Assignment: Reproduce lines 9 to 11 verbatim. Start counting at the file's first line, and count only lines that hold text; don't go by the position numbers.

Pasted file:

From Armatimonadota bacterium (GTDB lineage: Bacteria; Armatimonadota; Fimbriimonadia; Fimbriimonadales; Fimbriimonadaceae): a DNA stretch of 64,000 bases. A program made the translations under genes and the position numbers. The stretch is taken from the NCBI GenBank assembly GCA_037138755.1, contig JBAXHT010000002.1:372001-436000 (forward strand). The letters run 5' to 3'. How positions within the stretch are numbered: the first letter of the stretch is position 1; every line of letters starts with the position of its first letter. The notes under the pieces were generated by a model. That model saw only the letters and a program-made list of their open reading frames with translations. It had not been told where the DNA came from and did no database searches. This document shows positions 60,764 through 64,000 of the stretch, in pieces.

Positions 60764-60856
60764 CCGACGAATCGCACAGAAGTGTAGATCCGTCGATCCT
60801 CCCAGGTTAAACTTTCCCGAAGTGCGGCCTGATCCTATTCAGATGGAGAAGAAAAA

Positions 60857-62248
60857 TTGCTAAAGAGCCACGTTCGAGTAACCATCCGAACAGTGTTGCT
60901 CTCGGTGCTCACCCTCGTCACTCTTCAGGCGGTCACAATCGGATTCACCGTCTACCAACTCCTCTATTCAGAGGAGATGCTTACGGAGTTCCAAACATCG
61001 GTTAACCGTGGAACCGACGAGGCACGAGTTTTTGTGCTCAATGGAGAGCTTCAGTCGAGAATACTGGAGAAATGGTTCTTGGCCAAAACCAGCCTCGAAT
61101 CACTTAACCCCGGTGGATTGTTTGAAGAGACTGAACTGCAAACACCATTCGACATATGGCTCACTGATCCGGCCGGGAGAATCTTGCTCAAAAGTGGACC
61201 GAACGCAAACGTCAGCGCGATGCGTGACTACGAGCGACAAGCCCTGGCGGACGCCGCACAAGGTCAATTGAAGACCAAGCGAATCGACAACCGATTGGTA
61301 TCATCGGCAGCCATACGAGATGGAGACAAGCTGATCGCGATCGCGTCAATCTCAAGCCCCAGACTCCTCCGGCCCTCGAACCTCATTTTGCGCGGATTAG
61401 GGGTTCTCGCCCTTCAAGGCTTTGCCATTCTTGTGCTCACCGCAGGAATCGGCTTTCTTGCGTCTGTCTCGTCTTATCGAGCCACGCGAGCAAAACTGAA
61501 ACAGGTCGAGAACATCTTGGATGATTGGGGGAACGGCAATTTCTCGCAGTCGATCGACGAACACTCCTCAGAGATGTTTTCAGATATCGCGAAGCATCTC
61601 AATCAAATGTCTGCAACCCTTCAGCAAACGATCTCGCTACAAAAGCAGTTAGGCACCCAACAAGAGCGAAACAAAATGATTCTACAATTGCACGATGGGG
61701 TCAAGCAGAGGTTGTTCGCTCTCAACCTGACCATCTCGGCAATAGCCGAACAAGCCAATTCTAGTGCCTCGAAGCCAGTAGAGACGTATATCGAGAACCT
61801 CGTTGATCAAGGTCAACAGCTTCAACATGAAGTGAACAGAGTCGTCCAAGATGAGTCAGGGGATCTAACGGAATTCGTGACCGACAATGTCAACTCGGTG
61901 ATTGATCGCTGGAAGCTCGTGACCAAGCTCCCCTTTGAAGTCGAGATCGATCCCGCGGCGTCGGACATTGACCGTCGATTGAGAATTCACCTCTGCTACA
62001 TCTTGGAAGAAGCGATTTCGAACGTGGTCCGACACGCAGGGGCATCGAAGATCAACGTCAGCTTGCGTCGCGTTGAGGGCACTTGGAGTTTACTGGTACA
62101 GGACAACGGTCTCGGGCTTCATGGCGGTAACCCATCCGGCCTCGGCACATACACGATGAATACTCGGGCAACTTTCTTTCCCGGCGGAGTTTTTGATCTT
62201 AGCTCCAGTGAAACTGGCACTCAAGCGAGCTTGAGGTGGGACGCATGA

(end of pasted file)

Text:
61101 CACTTAACCCCGGTGGATTGTTTGAAGAGACTGAACTGCAAACACCATTCGACATATGGCTCACTGATCCGGCCGGGAGAATCTTGCTCAAAAGTGGACC
61201 GAACGCAAACGTCAGCGCGATGCGTGACTACGAGCGACAAGCCCTGGCGGACGCCGCACAAGGTCAATTGAAGACCAAGCGAATCGACAACCGATTGGTA
61301 TCATCGGCAGCCATACGAGATGGAGACAAGCTGATCGCGATCGCGTCAATCTCAAGCCCCAGACTCCTCCGGCCCTCGAACCTCATTTTGCGCGGATTAG